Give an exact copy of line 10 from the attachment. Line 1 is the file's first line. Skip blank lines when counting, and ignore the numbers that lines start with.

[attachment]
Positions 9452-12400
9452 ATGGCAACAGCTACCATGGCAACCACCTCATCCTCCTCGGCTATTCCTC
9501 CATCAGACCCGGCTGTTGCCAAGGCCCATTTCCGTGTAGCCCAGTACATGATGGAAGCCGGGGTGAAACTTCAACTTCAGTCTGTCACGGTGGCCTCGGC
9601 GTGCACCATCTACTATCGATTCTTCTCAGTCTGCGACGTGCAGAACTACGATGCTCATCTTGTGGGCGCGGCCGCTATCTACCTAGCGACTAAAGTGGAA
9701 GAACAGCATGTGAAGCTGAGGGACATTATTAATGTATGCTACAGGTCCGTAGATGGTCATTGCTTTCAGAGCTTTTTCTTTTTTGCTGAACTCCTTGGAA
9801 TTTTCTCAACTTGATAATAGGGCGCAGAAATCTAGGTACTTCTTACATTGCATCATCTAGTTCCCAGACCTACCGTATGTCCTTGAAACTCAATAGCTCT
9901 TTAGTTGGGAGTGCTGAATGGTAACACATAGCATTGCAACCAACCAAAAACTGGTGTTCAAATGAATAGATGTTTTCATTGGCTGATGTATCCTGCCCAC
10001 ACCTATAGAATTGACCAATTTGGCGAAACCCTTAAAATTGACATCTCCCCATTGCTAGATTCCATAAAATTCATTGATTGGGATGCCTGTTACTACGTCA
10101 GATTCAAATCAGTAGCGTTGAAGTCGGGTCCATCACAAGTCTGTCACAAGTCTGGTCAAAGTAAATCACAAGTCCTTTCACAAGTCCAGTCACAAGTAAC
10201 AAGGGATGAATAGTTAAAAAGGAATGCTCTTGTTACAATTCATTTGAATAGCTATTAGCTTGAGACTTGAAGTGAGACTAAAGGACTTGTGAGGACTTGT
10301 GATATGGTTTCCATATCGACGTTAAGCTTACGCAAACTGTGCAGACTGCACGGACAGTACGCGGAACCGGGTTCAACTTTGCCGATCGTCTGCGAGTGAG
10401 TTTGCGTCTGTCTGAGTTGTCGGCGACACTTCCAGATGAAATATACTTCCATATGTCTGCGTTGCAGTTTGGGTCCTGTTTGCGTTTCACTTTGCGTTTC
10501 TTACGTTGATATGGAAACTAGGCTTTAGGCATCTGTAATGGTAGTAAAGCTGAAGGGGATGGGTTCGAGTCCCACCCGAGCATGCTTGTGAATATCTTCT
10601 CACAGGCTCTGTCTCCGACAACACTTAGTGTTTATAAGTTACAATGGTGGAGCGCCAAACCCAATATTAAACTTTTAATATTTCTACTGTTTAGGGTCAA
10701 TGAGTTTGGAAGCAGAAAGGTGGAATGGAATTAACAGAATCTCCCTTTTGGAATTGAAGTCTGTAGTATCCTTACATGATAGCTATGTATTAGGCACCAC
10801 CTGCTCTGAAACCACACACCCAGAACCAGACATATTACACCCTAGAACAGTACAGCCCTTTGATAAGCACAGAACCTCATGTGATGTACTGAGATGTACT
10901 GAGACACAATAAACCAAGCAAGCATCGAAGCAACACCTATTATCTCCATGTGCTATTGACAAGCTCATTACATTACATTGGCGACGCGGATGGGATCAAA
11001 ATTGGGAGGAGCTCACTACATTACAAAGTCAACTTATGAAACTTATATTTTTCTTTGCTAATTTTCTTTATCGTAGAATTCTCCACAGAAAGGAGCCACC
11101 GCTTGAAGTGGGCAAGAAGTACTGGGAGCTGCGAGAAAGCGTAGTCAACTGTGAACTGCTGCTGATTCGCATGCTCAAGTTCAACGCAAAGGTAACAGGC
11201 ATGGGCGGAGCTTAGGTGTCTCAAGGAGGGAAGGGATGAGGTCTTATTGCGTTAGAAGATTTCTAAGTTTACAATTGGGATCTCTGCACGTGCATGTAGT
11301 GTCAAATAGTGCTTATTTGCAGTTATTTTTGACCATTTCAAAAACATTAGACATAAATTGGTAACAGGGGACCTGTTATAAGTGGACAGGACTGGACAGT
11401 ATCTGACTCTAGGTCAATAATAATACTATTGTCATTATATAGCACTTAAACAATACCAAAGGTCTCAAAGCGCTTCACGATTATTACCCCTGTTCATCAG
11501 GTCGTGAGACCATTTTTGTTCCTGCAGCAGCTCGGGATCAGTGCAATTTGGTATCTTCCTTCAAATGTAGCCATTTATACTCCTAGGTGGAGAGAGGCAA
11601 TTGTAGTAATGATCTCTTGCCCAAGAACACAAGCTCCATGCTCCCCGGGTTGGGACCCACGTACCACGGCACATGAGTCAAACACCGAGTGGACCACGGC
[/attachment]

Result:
10201 AAGGGATGAATAGTTAAAAAGGAATGCTCTTGTTACAATTCATTTGAATAGCTATTAGCTTGAGACTTGAAGTGAGACTAAAGGACTTGTGAGGACTTGT